Marketing mix optimisation: solutions, tools and challenges
Disclaimer: The focus of this article is on broad marketing strategy optimization by smartly distributing your budget across different channels.
Conversion data from ad platforms is often unreliable because each platform has its way of attributing sales. For example, if a user clicks on a Facebook ad but later makes a purchase after clicking a Google ad, both platforms might claim credit for the sale. This overlap shows why you can’t fully trust the conversion numbers reported by ad platforms.
Advanced measurement approaches include attribution modelling, marketing mix modelling (MMM), and incrementality testing, each facing distinct challenges:
If you’ve successfully sidestepped challenge #1 by adopting a marketing analytics platform to unify your data for cross-channel performance analysis, you’ll then need to choose one or more attribution models to accurately assign credit to the appropriate channels and campaigns.
However, attribution poses significant challenges for advertisers for several reasons:
- Traditional tools are retrospective, meaning they only assign value to touchpoints after a conversion has occurred. This method falls short for products or services with long consideration phases, as many interactions may be overlooked due to brief attribution windows or cookie deletions. For instance, consider the impact of Safari’s Intelligent Tracking Prevention (ITP).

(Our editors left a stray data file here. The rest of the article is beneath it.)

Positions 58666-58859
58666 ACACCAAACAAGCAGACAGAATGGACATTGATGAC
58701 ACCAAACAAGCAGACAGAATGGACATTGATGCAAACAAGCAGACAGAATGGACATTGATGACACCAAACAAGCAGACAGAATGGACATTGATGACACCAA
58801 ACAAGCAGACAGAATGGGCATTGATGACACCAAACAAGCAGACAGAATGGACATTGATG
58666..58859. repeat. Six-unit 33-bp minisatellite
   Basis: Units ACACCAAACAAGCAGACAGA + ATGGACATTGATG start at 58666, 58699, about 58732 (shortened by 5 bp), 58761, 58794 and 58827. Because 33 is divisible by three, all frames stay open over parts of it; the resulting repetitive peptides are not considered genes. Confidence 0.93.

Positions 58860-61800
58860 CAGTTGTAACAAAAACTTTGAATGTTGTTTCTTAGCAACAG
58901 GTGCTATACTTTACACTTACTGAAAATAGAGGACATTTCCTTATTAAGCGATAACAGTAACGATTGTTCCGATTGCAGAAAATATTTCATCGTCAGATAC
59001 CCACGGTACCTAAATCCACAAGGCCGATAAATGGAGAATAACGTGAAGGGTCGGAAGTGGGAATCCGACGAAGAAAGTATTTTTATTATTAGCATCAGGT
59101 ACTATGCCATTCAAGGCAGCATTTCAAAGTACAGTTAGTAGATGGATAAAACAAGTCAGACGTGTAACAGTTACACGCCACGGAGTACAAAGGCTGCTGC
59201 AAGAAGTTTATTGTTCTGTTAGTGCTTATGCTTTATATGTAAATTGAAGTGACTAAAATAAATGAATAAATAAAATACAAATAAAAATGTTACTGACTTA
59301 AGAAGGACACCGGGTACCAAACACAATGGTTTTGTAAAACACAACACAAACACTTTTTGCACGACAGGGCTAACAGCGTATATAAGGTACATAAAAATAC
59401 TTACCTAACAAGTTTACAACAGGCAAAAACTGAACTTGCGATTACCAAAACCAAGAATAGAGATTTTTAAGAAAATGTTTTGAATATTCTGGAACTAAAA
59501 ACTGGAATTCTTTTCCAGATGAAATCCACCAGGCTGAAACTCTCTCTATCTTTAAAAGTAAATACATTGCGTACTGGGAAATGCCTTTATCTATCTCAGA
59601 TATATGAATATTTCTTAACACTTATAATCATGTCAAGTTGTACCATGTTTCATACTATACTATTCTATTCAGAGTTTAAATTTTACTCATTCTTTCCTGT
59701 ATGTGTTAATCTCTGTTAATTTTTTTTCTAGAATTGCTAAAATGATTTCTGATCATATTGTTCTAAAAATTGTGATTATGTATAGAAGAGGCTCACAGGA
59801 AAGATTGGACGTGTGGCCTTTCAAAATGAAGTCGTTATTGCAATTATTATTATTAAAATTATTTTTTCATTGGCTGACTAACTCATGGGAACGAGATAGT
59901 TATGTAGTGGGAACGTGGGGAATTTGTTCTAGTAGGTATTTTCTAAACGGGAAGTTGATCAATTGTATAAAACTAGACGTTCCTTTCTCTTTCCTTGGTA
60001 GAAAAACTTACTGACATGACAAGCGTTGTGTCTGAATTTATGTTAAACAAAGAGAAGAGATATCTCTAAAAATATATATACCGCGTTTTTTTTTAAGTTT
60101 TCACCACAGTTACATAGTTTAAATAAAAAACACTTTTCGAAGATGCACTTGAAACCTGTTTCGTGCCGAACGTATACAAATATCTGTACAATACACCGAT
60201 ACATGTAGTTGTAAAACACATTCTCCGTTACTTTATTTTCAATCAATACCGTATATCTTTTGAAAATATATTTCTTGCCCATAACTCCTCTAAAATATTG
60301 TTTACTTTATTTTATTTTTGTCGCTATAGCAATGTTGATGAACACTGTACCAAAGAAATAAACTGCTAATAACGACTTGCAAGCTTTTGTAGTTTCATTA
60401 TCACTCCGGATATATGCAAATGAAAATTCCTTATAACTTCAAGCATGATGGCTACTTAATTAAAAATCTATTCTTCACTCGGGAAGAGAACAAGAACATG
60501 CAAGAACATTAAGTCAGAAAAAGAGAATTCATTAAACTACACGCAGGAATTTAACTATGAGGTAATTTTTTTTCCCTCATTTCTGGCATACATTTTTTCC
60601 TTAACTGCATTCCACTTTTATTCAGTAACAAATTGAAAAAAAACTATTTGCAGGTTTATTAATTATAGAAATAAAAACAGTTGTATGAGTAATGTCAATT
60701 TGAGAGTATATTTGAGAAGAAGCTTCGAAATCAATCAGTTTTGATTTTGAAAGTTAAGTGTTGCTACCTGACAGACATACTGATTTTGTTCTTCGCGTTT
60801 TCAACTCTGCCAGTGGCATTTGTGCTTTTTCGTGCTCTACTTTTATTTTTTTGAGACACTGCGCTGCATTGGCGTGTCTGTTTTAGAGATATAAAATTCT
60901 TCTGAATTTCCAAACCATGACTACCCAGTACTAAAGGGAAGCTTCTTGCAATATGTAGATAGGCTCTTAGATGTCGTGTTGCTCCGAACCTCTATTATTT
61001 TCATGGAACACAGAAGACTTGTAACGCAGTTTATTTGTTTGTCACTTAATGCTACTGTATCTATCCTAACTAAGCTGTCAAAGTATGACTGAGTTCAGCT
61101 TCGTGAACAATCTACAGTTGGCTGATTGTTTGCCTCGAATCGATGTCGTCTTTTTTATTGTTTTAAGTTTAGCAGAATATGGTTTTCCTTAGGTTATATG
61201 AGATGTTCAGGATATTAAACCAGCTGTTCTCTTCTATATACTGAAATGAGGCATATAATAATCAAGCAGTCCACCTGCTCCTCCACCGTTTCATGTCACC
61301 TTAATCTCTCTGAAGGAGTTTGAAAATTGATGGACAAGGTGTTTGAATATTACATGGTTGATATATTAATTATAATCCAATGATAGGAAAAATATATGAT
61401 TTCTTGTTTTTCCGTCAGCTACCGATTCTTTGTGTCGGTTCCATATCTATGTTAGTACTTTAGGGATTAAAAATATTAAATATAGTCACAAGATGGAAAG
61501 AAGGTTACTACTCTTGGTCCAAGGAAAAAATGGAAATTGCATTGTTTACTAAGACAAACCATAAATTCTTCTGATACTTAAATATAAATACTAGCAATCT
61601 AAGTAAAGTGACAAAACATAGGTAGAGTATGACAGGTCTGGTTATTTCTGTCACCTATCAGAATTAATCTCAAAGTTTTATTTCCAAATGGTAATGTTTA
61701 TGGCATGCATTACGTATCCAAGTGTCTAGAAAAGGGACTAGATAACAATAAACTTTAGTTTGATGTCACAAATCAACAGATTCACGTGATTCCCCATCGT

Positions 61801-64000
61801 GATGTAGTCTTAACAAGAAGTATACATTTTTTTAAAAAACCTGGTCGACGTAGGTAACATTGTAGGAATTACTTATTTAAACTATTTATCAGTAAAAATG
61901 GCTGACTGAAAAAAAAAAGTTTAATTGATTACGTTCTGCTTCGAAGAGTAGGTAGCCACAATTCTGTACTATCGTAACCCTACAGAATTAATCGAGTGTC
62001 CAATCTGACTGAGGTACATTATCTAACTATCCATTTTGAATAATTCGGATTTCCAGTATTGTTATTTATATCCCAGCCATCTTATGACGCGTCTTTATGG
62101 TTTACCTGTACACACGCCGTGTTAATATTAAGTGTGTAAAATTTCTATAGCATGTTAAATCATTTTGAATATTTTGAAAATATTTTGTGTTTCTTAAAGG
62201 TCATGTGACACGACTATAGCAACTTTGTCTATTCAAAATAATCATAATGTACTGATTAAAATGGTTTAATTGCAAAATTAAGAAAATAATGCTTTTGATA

- The attempt to piece together complex customer journeys which is impossible.
Restrictions such as GDPR, privacy laws, and cookie limitations complicate tracking efforts. Further details are available here.
- Attribution models often rely on speculative logic, assigning predefined values to certain touchpoints based on assumptions rather than empirical evidence. This makes the process more akin to guesswork than scientific reasoning.
- The focus on click-based interactions means that channels primarily visual in nature, like video and social media, are undervalued. Despite their significant influence on consumer behavior, these channels are often overlooked because traditional attribution models do not account for non-click interactions.
For a more in-depth exploration of these attribution challenges, you can read further here.
Incrementality testing uses a test-and-learn approach for ad budget optimization, starting with a hypothesis about ad impact.
For instance, the audience is divided into two groups: one that is shown an ad and another that isn’t. The objective is to determine the incremental contribution by measuring the sales difference between these groups.
Optimizing ad budget through incrementality testing:
Incrementality testing allows teams to strategically adjust their ad spend based on the effectiveness of specific channels. For instance, a marketing team might suspect that TikTok ads significantly impact sales but aren’t fully recognized by traditional attribution methods. After conducting an incremental lift test, they found that the group exposed to TikTok ads resulted in 3x more sales than the non-exposed group. It prompts them to allocate more budget to TikTok.